The global market for 3D printing is set to reach US$7 billion by 2025, as forecasted by IDTechEx.
Existing applications will continue to expand but many emerging applications will also be commercialised.
As early as 2020, new applications of 3D printing will begin to displace even the highest-value existing applications.
By 2025, most of the market value in 3D printing will be from applications that are not commercially available today.
The CSIRO has been a major player, rolling out a series of innovative products. "As we have become more known and as the technology proliferates in Australia we have had some notable successes, specifically the therapy horse shoe, fish tags, Flying Machine bespoke push bikes and the Oventus sleep apnea device," John Barnes told Manufacturers' Monthly. Barnes is Leader, CSIRO Titanium Technologies and Adjunct Professor, Royal Melbourne Institute of Technology.
The media recently hyped the use of consumer 3D printers, claiming that they will revolutionise manufacturing worldwide, and more recently the use of 3D printing for orthopaedics.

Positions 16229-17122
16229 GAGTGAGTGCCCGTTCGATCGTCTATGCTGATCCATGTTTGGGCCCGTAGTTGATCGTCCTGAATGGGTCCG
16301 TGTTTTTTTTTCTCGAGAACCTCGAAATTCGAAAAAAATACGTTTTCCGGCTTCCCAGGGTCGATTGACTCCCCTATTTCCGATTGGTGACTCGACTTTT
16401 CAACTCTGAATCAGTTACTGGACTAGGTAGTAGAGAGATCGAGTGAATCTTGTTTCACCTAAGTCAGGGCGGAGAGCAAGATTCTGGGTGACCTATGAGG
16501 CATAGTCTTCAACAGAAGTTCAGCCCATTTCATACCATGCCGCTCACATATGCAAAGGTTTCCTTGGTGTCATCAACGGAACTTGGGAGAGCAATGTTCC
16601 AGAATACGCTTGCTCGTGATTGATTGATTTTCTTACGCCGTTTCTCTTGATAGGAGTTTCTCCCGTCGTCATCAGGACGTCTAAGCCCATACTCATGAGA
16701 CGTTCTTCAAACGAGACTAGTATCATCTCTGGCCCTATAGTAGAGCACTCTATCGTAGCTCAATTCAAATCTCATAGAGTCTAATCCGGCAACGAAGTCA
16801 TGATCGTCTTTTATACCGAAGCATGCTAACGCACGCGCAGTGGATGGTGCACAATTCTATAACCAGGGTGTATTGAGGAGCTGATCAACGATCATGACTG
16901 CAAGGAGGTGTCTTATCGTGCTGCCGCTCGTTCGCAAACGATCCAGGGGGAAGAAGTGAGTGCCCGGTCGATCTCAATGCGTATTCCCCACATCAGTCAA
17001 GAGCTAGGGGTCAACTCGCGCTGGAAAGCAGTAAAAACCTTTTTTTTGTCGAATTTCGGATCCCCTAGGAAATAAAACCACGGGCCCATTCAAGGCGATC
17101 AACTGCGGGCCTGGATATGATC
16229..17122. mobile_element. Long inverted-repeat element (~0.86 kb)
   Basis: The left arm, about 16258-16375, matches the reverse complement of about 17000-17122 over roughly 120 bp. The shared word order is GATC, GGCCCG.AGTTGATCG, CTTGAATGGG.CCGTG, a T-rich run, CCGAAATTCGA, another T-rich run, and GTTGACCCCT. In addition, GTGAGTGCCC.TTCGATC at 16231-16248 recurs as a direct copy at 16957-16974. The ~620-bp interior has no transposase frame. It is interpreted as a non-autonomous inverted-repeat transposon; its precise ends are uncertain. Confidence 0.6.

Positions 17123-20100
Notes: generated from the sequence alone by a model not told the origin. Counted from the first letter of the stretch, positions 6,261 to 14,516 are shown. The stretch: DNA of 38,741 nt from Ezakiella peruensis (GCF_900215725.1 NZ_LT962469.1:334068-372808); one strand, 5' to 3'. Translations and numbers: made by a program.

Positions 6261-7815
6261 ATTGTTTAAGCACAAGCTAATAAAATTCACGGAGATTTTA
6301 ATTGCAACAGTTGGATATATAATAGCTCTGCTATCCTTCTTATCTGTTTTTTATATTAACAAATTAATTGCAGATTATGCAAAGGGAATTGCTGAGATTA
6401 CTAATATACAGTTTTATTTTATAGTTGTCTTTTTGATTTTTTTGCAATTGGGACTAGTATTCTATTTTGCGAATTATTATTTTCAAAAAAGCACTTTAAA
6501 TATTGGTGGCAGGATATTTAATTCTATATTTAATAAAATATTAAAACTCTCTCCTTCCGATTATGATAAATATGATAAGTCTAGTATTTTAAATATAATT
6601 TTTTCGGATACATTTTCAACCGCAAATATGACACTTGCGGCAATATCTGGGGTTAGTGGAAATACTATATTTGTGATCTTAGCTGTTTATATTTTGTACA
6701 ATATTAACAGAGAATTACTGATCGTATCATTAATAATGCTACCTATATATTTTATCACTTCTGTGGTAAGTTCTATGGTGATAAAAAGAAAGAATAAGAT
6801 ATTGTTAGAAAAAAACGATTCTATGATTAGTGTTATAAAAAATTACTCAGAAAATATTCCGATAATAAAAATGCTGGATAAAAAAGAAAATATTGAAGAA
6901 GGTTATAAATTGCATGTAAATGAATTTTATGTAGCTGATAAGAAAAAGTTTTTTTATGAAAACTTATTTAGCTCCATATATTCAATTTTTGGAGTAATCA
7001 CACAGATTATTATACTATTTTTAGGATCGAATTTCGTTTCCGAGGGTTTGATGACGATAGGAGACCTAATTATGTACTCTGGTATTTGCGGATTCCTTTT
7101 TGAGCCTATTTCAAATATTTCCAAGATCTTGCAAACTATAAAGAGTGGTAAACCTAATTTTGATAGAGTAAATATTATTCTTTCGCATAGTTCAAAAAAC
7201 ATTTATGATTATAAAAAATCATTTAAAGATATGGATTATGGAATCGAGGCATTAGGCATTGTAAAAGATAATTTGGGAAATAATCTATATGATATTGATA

Although the hype around these applications is declining this is still just the beginning. Wave after wave of 3D printing applications are moving out of R&D.
This cycle will continue for at least another ten years as a long list of applications are rolled out commercially one after another.
In the figure below, IDTechEx has pinpointed the current status of existing and emerging 3D printing applications along a hype curve.
3D printing application hype curve. (Source: IDTechEx)
Many potential applications of 3D printing are still in the lab. 3D printed electronics has huge potential but is still embryonic in terms of development, with main players taking their first steps by 3D printing conductive and insulating materials into a single object.
3D printed electronics, including 3D printed transistors, will not be fully realised within ten years but some emerging medical applications will be commercialised well before 2025.
With huge markets and minimal competition, these applications will grow very fast and quickly displace traditional engineering applications of 3D printing.
"The only thing keeping Australia from being a powerhouse in 3D Printing is people," adds Barnes. "We have the natural resources, the national wealth and the talent. It simply needs to be channelled and focused to go from ore to more."
The full picture, from aerospace to biotech, is given in the IDTechEx report, Applications of 3D Printing 2014-2024.
[Image courtesy Stratasys]